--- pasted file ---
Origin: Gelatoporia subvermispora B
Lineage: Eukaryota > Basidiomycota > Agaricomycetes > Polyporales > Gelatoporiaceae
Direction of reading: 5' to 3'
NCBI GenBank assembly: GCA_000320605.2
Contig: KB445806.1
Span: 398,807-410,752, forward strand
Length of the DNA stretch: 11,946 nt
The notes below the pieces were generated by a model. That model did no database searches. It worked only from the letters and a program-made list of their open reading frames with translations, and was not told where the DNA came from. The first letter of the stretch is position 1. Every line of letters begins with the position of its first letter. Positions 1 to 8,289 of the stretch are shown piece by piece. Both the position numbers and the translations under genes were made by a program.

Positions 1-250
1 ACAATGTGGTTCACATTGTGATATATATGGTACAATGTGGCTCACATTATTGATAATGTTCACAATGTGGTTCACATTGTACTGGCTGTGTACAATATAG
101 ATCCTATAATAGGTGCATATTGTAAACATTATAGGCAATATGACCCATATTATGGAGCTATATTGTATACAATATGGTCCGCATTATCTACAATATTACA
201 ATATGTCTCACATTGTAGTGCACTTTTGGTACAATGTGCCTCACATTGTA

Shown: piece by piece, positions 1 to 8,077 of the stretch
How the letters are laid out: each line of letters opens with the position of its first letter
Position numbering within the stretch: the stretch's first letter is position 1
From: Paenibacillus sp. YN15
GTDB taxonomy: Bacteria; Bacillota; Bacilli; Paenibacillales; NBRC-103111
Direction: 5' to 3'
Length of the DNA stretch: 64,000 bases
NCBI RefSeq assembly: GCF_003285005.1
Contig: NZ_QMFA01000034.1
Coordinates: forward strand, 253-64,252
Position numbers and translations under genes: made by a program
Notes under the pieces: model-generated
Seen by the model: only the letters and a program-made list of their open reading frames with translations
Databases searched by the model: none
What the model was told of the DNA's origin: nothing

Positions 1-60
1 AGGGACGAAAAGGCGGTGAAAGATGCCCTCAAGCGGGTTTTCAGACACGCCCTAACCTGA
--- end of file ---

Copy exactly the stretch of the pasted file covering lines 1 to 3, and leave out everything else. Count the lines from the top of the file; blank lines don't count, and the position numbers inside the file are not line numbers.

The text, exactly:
Origin: Gelatoporia subvermispora B
Lineage: Eukaryota > Basidiomycota > Agaricomycetes > Polyporales > Gelatoporiaceae
Direction of reading: 5' to 3'